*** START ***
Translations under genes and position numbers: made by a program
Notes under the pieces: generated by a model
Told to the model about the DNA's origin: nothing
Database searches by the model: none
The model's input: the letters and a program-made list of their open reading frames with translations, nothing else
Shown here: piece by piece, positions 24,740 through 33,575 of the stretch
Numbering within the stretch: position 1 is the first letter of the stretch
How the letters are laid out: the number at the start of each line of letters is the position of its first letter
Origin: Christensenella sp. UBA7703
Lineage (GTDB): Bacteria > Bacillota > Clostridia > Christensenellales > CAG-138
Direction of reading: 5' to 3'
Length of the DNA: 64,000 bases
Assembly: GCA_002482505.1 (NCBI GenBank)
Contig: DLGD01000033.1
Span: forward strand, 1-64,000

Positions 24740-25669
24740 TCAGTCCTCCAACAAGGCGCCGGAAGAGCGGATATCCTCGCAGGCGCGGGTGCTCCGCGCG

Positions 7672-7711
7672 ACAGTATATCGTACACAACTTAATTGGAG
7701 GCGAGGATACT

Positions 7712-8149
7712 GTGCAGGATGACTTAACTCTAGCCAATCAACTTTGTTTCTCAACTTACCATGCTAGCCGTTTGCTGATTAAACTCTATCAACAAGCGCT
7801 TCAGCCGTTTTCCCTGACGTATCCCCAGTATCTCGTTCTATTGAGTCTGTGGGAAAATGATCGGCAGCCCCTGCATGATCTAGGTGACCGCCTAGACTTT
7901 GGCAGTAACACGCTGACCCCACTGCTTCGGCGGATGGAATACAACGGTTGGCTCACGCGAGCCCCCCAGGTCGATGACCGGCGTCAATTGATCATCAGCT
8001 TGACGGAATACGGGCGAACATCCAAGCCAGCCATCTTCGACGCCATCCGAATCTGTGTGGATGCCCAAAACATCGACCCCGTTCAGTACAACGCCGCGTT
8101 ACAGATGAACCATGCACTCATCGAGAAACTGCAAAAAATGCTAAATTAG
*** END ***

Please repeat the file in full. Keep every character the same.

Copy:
Translations under genes and position numbers: made by a program
Notes under the pieces: generated by a model
Told to the model about the DNA's origin: nothing
Database searches by the model: none
The model's input: the letters and a program-made list of their open reading frames with translations, nothing else
Shown here: piece by piece, positions 24,740 through 33,575 of the stretch
Numbering within the stretch: position 1 is the first letter of the stretch
How the letters are laid out: the number at the start of each line of letters is the position of its first letter
Origin: Christensenella sp. UBA7703
Lineage (GTDB): Bacteria > Bacillota > Clostridia > Christensenellales > CAG-138
Direction of reading: 5' to 3'
Length of the DNA: 64,000 bases
Assembly: GCA_002482505.1 (NCBI GenBank)
Contig: DLGD01000033.1
Span: forward strand, 1-64,000

Positions 24740-25669
24740 TCAGTCCTCCAACAAGGCGCCGGAAGAGCGGATATCCTCGCAGGCGCGGGTGCTCCGCGCG

Positions 7672-7711
7672 ACAGTATATCGTACACAACTTAATTGGAG
7701 GCGAGGATACT

Positions 7712-8149
7712 GTGCAGGATGACTTAACTCTAGCCAATCAACTTTGTTTCTCAACTTACCATGCTAGCCGTTTGCTGATTAAACTCTATCAACAAGCGCT
7801 TCAGCCGTTTTCCCTGACGTATCCCCAGTATCTCGTTCTATTGAGTCTGTGGGAAAATGATCGGCAGCCCCTGCATGATCTAGGTGACCGCCTAGACTTT
7901 GGCAGTAACACGCTGACCCCACTGCTTCGGCGGATGGAATACAACGGTTGGCTCACGCGAGCCCCCCAGGTCGATGACCGGCGTCAATTGATCATCAGCT
8001 TGACGGAATACGGGCGAACATCCAAGCCAGCCATCTTCGACGCCATCCGAATCTGTGTGGATGCCCAAAACATCGACCCCGTTCAGTACAACGCCGCGTT
8101 ACAGATGAACCATGCACTCATCGAGAAACTGCAAAAAATGCTAAATTAG